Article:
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You are hereHomeNews › A visit to Qinghai full of surprises and one miracle

A visit to Qinghai full of surprises and one miracle


I had previously spent two Chinese New Years with a Tibetan family in a village of Diqing prefecture, Yunnan province. The six weeks seemed enough for me to know all that I needed. This year, I planned to spend Losar (Tibetan New Year) in Qinghai province with the family of a Tibetan girl I'm supporting financially to study medicine. Before I left Beijing, I refreshed my memory with basic words for greeting, eating and drinking, and rejoiced thinking I would eat mutton every day.

I was surprised to discover, however, that the Amdo Tibetan language spoken in Qinghai differed greatly from Khamba Tibetan of Yunnan. But this was only the beginning of a chain of surprises.

People in this village raised exclusively cows and ate only beef. We ate with hands, using a knife for big pieces of meat with bones.

Every morning "my daughter" and her sister would herd the six cows in a specific area on the mountain, and at sunset the cows came back by themselves. One day I accompanied them. The cows suddenly climbed up instead of following the path. The girls said it was because an enormous and dangerous looking black ox was on the way. "They are afraid of the ox?" I asked. "No, the ox is afraid of you." How could that be, a gentle and kind person like me?

In other parts of China, many Chinese thought I must be an Uygur. This year, several Tibetans remarked "my daughter" and I looked alike. Well, didn't I say that her father looked like an Italian?

As it was my third winter visit to Qinghai, I was expecting cold, wind and snow. Surprisingly we did not have such weather. From 10 am to 3 pm, it was possible to take off my coat. Three layers of wool were enough outside, but a surprise awaited me in the bedroom: While the kang (heated bed) was really warm, the rest of the room was below 0 C. In the morning, the water was frozen hard in the basin, my towel was a piece of ice. My hand cream, toothpaste and pens had to be heated.

By day we stayed in the main room where there was a cow dung stove. Surprisingly, cow dung emits no smell. I was repeatedly warned to stay away from the chimney but even so I managed to burn my coat sleeve, which made everyone laugh.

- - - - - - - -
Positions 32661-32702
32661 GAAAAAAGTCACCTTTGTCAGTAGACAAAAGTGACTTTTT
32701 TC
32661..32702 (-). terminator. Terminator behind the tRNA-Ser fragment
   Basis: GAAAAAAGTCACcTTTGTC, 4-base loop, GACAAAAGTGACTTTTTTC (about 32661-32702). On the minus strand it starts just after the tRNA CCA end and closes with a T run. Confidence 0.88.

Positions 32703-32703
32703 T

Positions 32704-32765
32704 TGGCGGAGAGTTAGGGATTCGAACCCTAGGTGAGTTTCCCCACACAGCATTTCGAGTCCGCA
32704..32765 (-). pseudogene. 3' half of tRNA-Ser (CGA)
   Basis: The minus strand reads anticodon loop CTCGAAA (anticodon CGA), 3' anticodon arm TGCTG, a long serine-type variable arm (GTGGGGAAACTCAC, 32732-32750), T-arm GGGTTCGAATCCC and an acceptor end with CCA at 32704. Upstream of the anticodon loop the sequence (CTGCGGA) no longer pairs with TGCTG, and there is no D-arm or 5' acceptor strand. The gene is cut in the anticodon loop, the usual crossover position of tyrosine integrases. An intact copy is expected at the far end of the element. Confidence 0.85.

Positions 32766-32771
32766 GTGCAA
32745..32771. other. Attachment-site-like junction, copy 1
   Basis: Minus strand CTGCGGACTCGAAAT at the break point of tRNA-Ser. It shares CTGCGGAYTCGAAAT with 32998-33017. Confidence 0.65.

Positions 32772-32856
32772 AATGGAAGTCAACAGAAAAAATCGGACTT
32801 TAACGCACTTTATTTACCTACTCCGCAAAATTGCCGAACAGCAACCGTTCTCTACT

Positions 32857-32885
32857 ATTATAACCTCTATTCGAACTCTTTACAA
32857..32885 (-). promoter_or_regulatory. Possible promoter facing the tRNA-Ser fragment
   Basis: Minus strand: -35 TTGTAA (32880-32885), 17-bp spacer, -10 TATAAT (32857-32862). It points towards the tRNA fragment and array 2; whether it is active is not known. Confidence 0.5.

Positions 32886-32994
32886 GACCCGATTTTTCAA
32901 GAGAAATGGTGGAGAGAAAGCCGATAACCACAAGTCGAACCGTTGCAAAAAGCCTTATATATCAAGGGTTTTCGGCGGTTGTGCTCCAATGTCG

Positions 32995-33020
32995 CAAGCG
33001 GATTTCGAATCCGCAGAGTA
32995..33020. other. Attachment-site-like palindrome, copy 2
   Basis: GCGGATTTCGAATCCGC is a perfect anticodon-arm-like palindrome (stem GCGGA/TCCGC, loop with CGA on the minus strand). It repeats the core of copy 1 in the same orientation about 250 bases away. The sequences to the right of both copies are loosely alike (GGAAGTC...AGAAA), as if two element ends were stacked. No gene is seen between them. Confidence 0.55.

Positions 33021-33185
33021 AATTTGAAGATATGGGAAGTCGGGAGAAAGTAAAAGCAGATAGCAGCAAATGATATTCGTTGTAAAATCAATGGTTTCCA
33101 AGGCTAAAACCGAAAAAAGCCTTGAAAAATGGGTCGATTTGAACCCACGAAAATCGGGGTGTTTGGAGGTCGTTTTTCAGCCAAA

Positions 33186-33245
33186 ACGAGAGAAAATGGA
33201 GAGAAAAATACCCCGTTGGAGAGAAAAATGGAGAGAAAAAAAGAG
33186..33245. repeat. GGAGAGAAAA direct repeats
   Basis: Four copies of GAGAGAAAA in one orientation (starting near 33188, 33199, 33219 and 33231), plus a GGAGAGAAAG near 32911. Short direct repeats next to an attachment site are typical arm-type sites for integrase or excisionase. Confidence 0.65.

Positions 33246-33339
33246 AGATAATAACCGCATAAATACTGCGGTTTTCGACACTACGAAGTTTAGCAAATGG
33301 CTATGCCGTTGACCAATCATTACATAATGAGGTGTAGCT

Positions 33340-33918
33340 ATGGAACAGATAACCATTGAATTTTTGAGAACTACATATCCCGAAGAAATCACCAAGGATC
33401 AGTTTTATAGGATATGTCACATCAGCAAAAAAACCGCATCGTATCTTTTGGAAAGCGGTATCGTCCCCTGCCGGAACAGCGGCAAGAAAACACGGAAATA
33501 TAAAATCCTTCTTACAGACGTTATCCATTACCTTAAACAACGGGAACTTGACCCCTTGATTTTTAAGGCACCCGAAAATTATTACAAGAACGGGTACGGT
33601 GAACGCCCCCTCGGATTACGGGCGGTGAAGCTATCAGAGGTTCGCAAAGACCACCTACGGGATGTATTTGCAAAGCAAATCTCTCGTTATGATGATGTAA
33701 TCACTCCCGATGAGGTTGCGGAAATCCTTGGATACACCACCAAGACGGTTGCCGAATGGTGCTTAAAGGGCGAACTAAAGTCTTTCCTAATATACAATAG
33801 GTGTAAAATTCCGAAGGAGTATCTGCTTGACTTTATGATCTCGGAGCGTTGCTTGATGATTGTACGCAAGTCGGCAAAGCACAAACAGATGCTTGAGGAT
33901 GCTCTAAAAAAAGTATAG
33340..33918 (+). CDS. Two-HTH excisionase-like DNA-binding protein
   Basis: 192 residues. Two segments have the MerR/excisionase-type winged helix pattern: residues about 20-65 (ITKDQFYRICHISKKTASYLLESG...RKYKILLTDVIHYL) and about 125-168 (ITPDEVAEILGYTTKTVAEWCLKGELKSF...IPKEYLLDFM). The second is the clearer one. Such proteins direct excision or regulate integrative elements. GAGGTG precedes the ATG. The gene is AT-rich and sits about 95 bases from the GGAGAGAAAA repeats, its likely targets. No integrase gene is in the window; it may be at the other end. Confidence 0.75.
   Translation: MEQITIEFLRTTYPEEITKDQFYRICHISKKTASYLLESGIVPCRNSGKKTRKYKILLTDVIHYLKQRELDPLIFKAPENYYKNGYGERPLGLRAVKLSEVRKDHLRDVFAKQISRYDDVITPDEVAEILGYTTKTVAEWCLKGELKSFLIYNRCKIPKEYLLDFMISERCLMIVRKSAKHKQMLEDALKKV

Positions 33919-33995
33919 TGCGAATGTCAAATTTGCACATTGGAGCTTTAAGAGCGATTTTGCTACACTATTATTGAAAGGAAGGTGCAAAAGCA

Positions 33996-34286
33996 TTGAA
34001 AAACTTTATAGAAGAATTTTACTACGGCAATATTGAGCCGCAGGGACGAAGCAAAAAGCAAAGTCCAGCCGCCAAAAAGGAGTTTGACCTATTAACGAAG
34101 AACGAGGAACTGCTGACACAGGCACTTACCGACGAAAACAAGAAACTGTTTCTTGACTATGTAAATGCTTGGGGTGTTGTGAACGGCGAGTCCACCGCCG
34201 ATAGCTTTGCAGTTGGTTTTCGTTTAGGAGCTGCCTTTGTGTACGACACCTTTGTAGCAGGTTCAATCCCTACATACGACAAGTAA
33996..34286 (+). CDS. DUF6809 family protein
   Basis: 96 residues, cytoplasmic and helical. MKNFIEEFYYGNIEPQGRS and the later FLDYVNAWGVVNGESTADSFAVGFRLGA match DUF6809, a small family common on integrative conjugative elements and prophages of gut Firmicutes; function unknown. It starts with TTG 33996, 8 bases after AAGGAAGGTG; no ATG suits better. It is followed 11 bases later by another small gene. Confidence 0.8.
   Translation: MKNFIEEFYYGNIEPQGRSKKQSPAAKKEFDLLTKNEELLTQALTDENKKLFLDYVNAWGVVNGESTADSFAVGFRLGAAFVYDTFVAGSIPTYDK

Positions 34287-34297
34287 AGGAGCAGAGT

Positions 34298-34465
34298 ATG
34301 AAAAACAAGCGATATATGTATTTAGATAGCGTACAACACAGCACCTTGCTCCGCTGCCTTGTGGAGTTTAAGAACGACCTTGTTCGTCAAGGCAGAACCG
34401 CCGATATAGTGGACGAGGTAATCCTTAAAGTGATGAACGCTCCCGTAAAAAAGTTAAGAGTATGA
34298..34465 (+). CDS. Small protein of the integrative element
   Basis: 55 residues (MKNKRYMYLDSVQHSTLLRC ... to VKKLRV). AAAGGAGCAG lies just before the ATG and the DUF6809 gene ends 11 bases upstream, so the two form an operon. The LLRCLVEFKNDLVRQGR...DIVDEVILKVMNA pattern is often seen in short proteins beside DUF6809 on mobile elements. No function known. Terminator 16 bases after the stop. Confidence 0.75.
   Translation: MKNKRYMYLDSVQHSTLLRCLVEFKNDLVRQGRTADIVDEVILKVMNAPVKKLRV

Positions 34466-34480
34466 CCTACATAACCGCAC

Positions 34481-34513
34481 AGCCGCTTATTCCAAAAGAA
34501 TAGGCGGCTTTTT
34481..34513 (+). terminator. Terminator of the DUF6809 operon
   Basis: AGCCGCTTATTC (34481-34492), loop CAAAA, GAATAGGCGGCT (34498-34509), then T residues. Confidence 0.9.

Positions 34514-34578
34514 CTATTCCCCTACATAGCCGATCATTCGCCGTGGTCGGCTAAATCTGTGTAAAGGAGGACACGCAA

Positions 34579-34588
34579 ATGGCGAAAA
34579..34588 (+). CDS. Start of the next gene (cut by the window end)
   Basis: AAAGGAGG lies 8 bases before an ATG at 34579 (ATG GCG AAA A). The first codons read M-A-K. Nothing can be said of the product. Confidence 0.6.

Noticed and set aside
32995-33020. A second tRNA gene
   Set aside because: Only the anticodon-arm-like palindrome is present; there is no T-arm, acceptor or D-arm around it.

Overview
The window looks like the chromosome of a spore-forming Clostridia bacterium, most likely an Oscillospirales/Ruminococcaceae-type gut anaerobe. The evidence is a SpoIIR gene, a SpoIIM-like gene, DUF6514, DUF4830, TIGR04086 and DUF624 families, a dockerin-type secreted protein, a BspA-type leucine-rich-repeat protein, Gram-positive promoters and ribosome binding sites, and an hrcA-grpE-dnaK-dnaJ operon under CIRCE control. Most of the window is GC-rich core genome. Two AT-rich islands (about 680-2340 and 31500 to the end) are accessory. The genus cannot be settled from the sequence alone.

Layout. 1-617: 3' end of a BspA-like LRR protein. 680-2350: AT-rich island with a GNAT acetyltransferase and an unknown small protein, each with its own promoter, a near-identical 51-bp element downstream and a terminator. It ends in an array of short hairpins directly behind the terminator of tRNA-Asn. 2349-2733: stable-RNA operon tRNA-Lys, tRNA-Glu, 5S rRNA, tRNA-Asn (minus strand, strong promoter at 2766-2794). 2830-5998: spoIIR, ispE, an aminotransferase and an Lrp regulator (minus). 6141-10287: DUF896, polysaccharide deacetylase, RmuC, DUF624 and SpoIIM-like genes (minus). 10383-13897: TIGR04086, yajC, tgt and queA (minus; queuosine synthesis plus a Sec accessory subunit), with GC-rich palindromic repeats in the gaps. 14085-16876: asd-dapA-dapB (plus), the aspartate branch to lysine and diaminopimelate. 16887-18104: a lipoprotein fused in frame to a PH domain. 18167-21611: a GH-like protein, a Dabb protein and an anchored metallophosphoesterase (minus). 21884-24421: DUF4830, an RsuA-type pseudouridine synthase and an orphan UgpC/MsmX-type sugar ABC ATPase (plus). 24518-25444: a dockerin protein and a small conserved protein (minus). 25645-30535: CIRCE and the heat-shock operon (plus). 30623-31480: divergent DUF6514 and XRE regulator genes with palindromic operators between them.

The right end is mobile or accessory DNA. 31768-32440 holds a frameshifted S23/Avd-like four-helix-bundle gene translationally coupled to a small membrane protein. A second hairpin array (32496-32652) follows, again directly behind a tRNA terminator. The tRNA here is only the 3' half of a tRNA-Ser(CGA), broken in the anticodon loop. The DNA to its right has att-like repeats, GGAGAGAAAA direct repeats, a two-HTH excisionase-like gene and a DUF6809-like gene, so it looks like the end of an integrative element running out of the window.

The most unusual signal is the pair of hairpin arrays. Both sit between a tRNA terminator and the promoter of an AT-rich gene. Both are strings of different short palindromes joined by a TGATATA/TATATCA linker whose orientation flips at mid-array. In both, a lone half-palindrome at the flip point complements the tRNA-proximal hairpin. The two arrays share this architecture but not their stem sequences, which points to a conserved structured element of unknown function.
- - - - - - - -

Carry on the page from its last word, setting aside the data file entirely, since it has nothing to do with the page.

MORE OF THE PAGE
When I accepted an invitation to the neighbor's wedding the next day, I didn't know it would be at 5:30 am. We waited outside for the groom to arrive from another district. No ceremony was held. Only a huge breakfast was served to women in one room and men in another.

On the way to the next destination, I gave my seat to a woman with a toddler. Trying to keep balance, I put my notebook on the upper shelf with my gloves and a thangka painting. When I got off, I forgot my notebook, which contained the notes of several interviews, phone numbers, information about my hotel in the provincial capital Xining, and of my return flight to Beijing. One can imagine my distress.

Two days later, when I reached Xining, I rushed to the bus station, hoping to find that silver gray bus. A security guard said without its license number there was no hope of tracing it, as buses have irregular schedules.

Sometimes it pays to be a foreigner, as the guard introduced me to a wonderful woman in charge.

"Don't worry, within 48 hours your notebook will be here," said the woman named Wei Suxia. But, I was leaving the next morning.

After several calls and patient explanations, she finally traced the bus, which was based in Jainca county, an hour and a half's drive from Xining, and convinced the driver Ma Jianxiong and his assistant Zhao Ersa of the notebook's importance.

Good hearted Ma and Zhao took the day off and drove to Xining to hand the precious notebook to me. This was such a miracle and the most touching surprise of my eventful trip.